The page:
I once was a naysayer of positive affirmations. When I tried telling myself, “I am prosperous,” an inner (and highly sarcastic) voice, would say, “Yeah? Since when?” However, at a particularly low point in my life, during a tremendous amount of stress and upheaval, I thought — what do I have to lose by saying positive affirmations on a daily basis? It’s not like affirmations will give me cavities or calories, right?
It’s hard to pinpoint exactly when the shift occurred in my brain; when the positive affirmations were no longer a “joke” I told myself each morning. For a while, a friend and I would laugh about ending our daily affirmations with “I am delusional.” (I am happy, I am successful, AND I am delusional.) But a month or two into the affirmations, my inner snark got softer. I made adjustments to my affirmations so that I was making statements that didn’t feel too farfetched or unrealistic. While I was repeating my affirmations, I visualized the end result… a place in which I felt more peace, more confidence, more optimism.
Reminding myself to smile while saying affirmations was helpful, too. When you smile, you may be surprised to find yourself realizing you’ve got something to smile about. It’s pretty cool to influence your mind that way.
Affirmations may not have made me rich or totally freakin’ awesome. (Hey, who can be awesome ALL the time?) But they did lead me to see the riches I already have all around me. If more gratitude is all I ever receive from affirmations, well… I’m thankful.
For me, the most positive affirmations are the ones that lead to positive action. In the morning, try saying, “Today I am going to ________ because I care about myself.” Then go ahead and do it.
Positive affirmations can remind us of what is most important to us and keep us focused on our personal goals. But you don’t have to take my word for it. Research is out that positive affirmations can make a positive difference…
Research on Positive Affirmations
According to a 2013 study by Carnegie Mellon University, we can boost our problem-solving abilities under stress by using positive affirmations.
Most of us have experienced the negative impact of stress. When stressed and overwhelmed, we can lose our ability to think clearly and thoroughly. However, the Carnegie Mellon study offers evidence that positive affirmations can protect us against the damaging effects of stress on our problem-solving performance.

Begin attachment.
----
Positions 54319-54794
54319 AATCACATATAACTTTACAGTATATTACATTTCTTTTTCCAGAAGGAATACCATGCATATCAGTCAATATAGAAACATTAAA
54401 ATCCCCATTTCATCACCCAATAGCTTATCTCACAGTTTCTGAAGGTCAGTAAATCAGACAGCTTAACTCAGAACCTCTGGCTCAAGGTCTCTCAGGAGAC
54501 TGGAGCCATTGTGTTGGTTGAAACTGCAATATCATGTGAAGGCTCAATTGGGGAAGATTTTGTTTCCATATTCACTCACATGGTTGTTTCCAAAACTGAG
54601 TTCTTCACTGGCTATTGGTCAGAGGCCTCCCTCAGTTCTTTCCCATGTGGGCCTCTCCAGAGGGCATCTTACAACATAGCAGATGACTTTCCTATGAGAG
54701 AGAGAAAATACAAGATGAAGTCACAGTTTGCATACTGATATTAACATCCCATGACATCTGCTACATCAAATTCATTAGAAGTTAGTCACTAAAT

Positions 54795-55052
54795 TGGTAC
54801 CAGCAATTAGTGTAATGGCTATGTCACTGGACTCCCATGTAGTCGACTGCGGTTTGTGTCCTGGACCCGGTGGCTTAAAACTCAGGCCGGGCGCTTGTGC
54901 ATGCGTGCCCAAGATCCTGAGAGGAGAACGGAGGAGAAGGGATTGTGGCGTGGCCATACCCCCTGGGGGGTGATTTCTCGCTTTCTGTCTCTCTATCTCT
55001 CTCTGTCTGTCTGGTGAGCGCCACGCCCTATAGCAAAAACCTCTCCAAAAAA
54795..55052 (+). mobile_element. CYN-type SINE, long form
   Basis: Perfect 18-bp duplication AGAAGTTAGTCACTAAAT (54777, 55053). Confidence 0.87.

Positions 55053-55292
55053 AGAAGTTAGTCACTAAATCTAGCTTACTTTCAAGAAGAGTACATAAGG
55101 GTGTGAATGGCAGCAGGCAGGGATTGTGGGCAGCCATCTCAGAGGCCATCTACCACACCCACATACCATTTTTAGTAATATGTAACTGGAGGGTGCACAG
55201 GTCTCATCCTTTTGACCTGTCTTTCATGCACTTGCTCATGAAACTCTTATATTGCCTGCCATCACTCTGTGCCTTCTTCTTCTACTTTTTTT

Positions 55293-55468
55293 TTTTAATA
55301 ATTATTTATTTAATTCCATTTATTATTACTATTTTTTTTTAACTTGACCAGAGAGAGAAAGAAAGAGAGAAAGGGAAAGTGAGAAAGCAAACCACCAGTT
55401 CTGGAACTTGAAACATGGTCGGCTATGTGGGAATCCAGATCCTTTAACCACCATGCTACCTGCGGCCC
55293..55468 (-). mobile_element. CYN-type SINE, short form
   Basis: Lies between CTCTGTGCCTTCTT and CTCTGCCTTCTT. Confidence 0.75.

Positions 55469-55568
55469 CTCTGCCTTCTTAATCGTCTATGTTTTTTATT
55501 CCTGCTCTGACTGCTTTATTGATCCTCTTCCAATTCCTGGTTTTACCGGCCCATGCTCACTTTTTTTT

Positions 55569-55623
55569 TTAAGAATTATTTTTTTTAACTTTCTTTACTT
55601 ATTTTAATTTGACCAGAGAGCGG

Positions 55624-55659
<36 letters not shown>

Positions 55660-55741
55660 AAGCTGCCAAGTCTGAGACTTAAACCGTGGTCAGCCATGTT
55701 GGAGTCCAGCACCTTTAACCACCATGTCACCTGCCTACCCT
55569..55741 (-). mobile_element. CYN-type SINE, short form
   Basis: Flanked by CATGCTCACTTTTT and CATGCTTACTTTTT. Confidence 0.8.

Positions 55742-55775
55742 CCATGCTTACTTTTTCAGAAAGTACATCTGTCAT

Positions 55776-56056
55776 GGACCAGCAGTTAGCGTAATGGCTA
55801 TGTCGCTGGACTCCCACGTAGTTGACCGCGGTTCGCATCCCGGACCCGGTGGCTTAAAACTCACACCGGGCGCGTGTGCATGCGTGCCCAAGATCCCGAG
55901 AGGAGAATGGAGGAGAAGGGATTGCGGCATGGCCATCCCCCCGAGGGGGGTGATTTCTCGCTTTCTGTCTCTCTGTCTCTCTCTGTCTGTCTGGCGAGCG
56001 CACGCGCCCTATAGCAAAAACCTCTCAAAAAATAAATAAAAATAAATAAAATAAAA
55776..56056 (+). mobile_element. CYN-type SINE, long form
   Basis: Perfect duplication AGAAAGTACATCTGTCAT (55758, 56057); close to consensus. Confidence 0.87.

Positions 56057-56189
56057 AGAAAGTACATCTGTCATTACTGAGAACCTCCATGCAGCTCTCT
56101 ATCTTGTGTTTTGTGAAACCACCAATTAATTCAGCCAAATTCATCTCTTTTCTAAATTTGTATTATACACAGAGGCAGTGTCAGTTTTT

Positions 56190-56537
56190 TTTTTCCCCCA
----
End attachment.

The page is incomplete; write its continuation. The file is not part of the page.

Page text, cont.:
An emerging set of published studies suggest that a brief self-affirmation activity at the beginning of a school term can boost academic grade-point averages in underperforming kids at the end of the semester. This new work suggests a mechanism for these studies, showing self-affirmation effects on actual problem-solving performance under pressure. ~ said David Creswell, team leader of the study and assistant professor of psychology
As part of the study, all participants had to complete a set of challenging tasks under deadline. The tasks required creativity and problem-solving. Study results showed that participants suffering from high levels of chronic stress had highly impaired problem-solving performance. In fact, they solved approximately 50% fewer tasks. However, chronically stressed participants who were given a self-affirmation activity beforehand performed as well as those in a non-stressed state.
People under high stress can foster better problem-solving simply by taking a moment beforehand to think about something that is important to them. It’s an easy-to-use and portable strategy you can roll out before you enter that high pressure performance situation. ~ David Cresswell
This is an exciting step forward for research on positive affirmations.
Source: Carnegie Mellon University